Kathleen Jamie’s tenure as makar – Scotland’s national poet – is already a work in progress.
When the 59-year-old was formally welcomed to the role last Wednesday by first minister Nicola Sturgeon, she told reporters that the post “confirms a weel-kent truth: that poetry abides at the heart of Scottish culture, in all our languages, old and new”.
Speaking from her home in Fife two days later, she is already excavating that thought: “The warmth of reception I received has been wonderful. I’m wondering if people who are not terribly interested in poetry recognise that here is something of integrity, somewhere where they’re probably not going to be lied to or bullshitted, where language is taken seriously.”
As those virtues become less common in public life, people might still recognise them in poetry, Jamie suggests. “There’s such a depth of a thirst for that, especially after the pandemic.” It puts a responsibility on poets, she adds briskly, which is absolutely fine.
Jamie appears to think as she writes, like an archeologist, meticulously peeling back layers of national history, personal memory and natural phenomena. Inderdaad, her most recent collection of essays includes visits to two excavations in Alaska and Orkney.
Though she published her first pamphlet of poems while an undergraduate at Edinburgh University, many readers will have discovered Jamie through these widely praised essays, published across three volumes – since 2005. These award-winning works of nature writing have extended and enhanced a genre that Jamie herself has criticised, describing it as “colonised by middle-class white men”.
Like much of the Scottish landscape she writes about, it seems wise to tread with care and consideration around this poet. Jamie’s capacity to bristle is sometimes remarked upon, but this could easily enough be the consequence of a particularly bone-dry wit. She accepts that she is “not naturally a public eye person”. But sitting in her light-filled study on this sunny August morning, she is relaxed and impish.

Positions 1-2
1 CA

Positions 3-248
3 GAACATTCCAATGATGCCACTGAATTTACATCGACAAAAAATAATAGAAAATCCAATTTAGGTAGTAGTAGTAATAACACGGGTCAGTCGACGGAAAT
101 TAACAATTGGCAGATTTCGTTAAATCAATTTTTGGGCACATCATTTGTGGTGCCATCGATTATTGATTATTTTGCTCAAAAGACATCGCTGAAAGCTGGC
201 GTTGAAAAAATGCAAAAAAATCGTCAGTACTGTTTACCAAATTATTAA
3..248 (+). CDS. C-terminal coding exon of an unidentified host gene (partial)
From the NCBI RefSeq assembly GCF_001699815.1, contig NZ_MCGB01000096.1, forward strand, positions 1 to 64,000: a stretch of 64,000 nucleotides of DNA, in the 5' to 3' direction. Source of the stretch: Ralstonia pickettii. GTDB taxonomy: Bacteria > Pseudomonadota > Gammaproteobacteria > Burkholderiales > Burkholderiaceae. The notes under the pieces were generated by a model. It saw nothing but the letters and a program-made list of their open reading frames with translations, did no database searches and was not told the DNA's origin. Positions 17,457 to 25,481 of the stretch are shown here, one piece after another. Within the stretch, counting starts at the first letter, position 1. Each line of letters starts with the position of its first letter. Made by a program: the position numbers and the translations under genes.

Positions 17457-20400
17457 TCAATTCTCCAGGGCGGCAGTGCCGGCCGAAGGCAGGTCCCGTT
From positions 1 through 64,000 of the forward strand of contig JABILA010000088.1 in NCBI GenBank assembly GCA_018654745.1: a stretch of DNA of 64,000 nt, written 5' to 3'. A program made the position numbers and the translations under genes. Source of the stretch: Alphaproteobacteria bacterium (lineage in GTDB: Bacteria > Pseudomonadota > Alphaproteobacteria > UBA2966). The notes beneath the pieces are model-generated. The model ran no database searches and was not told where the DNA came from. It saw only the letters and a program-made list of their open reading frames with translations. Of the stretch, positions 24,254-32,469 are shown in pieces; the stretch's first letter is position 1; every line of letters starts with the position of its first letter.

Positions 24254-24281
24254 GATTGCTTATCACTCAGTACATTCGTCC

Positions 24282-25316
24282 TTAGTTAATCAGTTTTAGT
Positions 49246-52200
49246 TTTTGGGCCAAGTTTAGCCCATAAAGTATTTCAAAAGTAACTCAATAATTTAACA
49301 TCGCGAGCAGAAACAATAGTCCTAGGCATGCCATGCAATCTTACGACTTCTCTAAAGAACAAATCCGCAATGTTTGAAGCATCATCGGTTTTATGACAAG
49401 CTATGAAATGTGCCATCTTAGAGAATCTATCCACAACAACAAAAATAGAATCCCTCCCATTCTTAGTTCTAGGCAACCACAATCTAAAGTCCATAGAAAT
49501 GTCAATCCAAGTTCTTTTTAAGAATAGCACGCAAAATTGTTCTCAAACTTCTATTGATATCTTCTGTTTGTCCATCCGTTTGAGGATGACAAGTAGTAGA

“I don’t know if there are many poets who do their best work to commission,” she admits, when asked how she anticipates writing for calendar events. “But God only knows what events are going to unfold around us over the next several years …” – she clutches her cheeks in her palms – “I shudder to think!”
Vir nou, there is the opening of the Holyrood parliament in October, and then the crucial Cop26 climate conference in Glasgow this November: “We can’t – we can’t! – have that massive event around nature and environment without a poetry presence there.”
In the poem Here lies our land, commissioned for the 700th anniversary of Bannockburn, Jamie writes of “Small folk playing our part”. Given the accelerating crisis, those same small folk can feel overwhelmed and powerless as individuals. Still one of the strongest messages from Jamie’s essays is that there is power simply in paying attention.
“May I say that I also feel completely helpless, utterly overwhelmed. But I did begin to wonder if paying attention could be deemed a political act, or a radical act. We’re equipped with these senses that have come with us through millions of years of evolution, and to stop for a moment and use them to notice a blade of grass or a cobweb in the window, means we’re saying ‘Stop. Everybody shut up for a minute, including myself, stop telling me what to think, what to believe in.’
“Maybe a radical noticing could be part of our solution. If you’re stopping to notice, you’re not actually trashing [the planet].”
There is every likelihood that within her three-year term the newly announced SNP-Green government will bring their promised second referendum. Her support for independence is well known, and her politics are pleated through her work in a fashion that is neither obtrusive nor apologetic.
“What sort of stance I’d take to overtly political things, I’ve yet to decide," sy sê, insisting that she is capable of distinguishing between herself as a poet and as a citizen. She emphasises that the position is not itself a political appointment.
Could the role of makar, which at the least involves a creative interrogation of national identity, be filled by a poet who wasn’t a supporter of independence? “If you could find one,” she fires back.
Jamie gives the energetic impression of a woman definitively in her prime: “I remember turning 50 and thinking, ‘well this is going to be a boring decade’.” She bursts out laughing.
“Oh my goodness. But it’s certainly that time: the children are grown and gone, both my parents have now died. You think ‘What was that? I may have 20, possibly 30, years ahead. Right, now what?’
“It’s really interesting,” she concludes, her tone vibrating with enthusiasm. “And then I have to say that the people I know who are getting active and concerned are women of a certain age, getting their sleeves rolled.”
She grins. “The wise woman is a thing.”